- Alice Roberts is Professor of Public Engagement in Science at the University of Birmingham. She is a physical anthropologist, author, and popular TV science presenter, and was once nominated for the Prime Ministership of Italy;
- comparative anatomy is the study of similarities and differences in the anatomy of different organisms;
- my use of the phrase ‘on the nature of limbs’ is a reference to a book of that name by Richard Owen (Amazon uk|.com);
- Richard Owen was a brilliant Victorian anatomist. An adversary of Charles Darwin, he invented the word dinosaur, and was responsible for the creation of what later became the Natural History Museum in London. Owen believed that the anatomies of all vertebrates shared the same basic blueprint, which he referred to as the archetype;
- Charles Darwin was a total dude, who realised that Owen’s so-called archetype in fact represented the common ancestor of all vertebrates;
- Ernst Haeckel was a brilliant German biologist, who developed his own (mostly wrong) version of Darwinism;
- Edward B. Lewis was an twentieth-century American geneticist, who co-received the 1995 Nobel Prize in Physiology or Medicine for his pioneering work on fruit flies;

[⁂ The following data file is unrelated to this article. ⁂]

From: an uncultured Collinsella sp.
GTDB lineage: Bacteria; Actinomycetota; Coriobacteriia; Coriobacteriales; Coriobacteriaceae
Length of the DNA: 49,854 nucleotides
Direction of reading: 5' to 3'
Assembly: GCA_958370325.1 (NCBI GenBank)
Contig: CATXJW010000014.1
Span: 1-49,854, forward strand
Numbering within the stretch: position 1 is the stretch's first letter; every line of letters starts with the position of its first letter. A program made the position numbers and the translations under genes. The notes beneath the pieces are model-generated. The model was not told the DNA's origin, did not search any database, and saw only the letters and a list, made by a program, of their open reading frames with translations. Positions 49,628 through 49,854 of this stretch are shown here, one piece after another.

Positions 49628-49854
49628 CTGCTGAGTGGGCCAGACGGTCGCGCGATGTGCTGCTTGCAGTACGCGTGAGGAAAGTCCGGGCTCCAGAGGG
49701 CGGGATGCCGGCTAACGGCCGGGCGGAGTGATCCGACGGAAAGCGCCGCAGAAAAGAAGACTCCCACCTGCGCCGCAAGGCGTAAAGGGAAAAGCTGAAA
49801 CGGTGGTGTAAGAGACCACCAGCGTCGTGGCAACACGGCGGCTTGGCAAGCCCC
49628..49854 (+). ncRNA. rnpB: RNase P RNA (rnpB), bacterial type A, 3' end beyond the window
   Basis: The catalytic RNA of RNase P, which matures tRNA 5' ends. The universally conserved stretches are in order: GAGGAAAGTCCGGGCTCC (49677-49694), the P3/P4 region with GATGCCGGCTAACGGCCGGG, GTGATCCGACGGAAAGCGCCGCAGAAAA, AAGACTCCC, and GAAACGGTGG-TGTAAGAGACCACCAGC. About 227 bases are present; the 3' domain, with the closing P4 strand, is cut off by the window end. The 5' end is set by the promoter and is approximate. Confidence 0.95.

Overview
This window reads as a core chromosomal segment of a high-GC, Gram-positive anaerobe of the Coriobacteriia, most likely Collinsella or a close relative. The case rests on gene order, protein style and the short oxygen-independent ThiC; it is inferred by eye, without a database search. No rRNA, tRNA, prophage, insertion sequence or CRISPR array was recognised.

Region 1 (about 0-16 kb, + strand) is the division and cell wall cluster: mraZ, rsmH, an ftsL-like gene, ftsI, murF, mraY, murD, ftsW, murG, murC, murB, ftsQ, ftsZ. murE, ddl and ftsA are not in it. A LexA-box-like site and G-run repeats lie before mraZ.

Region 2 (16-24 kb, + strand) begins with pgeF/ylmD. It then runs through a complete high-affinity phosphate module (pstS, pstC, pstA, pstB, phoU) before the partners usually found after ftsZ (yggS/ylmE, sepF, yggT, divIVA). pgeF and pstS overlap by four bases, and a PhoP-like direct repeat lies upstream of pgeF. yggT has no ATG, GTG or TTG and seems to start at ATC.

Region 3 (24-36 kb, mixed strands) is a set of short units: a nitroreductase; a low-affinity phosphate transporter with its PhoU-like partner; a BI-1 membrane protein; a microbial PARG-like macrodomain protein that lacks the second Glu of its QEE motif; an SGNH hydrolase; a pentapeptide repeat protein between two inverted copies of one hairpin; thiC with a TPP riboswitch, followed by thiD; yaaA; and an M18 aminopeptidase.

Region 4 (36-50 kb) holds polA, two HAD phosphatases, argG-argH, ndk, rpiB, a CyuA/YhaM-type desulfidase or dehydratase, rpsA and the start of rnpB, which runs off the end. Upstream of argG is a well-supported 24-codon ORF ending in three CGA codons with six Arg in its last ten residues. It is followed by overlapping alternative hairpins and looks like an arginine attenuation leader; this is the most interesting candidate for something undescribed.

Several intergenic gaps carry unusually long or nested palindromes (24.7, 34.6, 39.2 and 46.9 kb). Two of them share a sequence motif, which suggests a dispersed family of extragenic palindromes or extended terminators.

- Horizon is a long-running, BBC popular science television programme.
Or, to put it another way:
- Alice Roberts sent me a tweet mentioning Charles Darwin!
My work here is almost complete.
BBC: World’s ‘lightest material’ unveiled by US engineers
A team of engineers claims to have created the world’s lightest material.
I should sue. These guys have clearly been stealing my material.
For some time now, I’ve fancied having a go with a pinhole camera. That’s a camera without a lens. You take the photo through a tiny pinhole, which, due to its tiny, pinholish nature, focuses the image for you. It works on exactly the same principle as my legendary hatescope. The tinier the pinhole, the better.
So, yesterday I gave it a shot:
Yours truly yesterday.
I used my super-duper digital SLR camera, removing the lens and replacing it with the body-cap intended to protect the camera when the lens is off. I had a spare body-cap, so (before I put it on the camera, obviously) I drilled a smallish hole though it, then stuck a small piece of black plastic with a pinhole pushed through it over the hole. The plastic was cut from an old flowerpot.
This is a bit like having the world’s best hi-fi and using it to play Another Day in Paradise by Phil Collins.
More soft-focus (not blurry) pinhole photos here.
We did that!
Taken very hurriedly outside my house this evening. The black line is a telegraph wire. The white line is the International Space Station.
True story: Last year, my mate Karen received a phone call from the International Space Station. She was out. So the astronaut left a message that he’d call back later. Which he did.
BBC: Scientists claim sperm ‘first’
Scientists in Newcastle claim to have created human sperm in the laboratory in what they say is a world first.
The dirty little bastards.
You can get arrested for that sort of thing you know.